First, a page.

Posted: May 1, 2012 by Wildcat in Uncategorized
Tags: , , , , , ,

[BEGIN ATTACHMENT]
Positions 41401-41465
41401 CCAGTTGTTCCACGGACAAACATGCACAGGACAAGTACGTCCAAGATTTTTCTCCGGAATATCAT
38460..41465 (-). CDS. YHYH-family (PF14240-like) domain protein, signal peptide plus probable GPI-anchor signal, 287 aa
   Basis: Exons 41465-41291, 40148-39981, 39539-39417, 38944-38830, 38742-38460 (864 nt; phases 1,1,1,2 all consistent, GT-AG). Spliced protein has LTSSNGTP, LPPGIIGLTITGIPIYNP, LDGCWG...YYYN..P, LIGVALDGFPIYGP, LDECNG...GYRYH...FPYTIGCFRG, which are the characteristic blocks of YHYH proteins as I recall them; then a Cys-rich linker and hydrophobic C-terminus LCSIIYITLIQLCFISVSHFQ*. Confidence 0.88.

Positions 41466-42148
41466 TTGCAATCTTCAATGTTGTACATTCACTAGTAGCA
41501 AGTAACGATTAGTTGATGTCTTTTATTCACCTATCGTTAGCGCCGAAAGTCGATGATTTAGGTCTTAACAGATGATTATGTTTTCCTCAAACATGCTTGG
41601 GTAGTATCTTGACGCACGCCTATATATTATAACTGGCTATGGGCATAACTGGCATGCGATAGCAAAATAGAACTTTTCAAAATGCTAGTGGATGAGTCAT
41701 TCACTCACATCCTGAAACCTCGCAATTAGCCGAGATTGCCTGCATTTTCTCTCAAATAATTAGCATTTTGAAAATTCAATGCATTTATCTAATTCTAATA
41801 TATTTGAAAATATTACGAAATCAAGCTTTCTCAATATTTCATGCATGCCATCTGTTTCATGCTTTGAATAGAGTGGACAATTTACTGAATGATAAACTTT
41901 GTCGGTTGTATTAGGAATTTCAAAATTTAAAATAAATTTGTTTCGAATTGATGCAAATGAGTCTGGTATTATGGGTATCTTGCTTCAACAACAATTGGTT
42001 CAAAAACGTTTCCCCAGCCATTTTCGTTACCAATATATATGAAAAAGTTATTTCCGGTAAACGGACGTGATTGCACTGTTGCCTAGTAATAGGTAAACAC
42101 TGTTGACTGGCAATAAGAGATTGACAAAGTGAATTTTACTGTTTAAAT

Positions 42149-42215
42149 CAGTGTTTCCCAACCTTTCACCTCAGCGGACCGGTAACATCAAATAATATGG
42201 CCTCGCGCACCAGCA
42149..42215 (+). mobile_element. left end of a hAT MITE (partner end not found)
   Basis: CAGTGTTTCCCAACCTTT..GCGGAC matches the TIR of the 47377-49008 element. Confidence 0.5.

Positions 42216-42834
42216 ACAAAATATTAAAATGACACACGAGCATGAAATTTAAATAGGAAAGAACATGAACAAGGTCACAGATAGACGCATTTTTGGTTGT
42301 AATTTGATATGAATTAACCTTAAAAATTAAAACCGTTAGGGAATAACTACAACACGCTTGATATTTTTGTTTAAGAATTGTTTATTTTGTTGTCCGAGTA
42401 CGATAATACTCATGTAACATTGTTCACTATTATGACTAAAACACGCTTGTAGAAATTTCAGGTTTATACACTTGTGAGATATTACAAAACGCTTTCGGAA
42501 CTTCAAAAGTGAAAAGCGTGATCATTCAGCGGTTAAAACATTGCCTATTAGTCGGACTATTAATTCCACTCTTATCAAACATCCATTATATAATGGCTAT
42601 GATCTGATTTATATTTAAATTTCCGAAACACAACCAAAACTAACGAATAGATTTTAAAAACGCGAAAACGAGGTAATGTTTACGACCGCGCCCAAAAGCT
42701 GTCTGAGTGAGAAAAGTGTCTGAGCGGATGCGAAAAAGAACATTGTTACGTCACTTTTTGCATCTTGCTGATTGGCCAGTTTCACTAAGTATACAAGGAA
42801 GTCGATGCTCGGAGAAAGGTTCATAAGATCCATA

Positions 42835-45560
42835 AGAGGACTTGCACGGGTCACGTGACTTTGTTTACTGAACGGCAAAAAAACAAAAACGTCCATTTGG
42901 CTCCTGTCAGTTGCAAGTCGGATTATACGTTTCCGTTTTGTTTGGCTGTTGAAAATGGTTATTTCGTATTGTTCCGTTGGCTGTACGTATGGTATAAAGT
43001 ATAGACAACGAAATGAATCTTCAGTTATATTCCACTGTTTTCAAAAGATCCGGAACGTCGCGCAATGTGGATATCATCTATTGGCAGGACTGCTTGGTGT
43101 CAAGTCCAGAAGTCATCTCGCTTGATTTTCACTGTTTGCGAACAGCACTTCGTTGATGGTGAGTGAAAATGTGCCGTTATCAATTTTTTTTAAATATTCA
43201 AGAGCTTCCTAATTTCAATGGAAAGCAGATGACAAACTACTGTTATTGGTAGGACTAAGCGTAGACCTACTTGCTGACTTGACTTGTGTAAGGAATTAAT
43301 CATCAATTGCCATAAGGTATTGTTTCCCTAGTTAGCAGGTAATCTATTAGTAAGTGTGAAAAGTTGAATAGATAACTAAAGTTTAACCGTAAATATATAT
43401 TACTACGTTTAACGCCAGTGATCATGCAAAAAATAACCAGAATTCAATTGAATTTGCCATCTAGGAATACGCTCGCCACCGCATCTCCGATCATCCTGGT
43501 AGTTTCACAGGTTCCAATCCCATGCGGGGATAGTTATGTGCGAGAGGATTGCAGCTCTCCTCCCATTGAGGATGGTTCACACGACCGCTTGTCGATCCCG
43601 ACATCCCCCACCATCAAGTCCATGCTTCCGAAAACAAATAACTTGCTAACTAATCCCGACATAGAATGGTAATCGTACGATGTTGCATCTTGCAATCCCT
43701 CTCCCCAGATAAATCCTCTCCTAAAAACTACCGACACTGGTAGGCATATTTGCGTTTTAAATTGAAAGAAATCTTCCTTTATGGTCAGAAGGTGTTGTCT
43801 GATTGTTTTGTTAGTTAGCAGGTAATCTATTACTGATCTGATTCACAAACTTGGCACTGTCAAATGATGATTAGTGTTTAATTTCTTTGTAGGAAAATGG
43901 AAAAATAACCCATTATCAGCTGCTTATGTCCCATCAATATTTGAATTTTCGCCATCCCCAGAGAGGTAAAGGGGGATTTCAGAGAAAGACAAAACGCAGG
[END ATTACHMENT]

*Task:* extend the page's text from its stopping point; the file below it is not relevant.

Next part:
A computer model reveals how the way we agree on names for colours is more complex than meets the eye. We do not always agree about colour. Your red might be my pink or orange. Vietnamese and Korean people do not differentiate blue from green – leaves and sky are both coloured xanh in Vietnam. The late English artist and filmmaker Derek Jarman once met a friend on London’s Oxford Street and complimented him on his beautiful yellow coat. His friend replied that he had bought it in Tokyo, where it was not considered yellow at all, but green. These overlaps and omissions are unnoticeable if they are part of your culture –but they can seem utterly bizarre if they are not. We should not be too surprised by these cultural differences, though. The visible spectrum is not like a paint colour chart, neatly separated into blocks of distinct hue, but is a continuum in which each colour blends into the next. Why should we expect to agree on where to set the boundaries, or on which colours are the most fundamental? The yellow band, say, is as wide as the cyan band, so why is yellow considered any more ‘basic’ than cyan? (via BBC – Future – Science & Environment – Colours: Differing points of hue)

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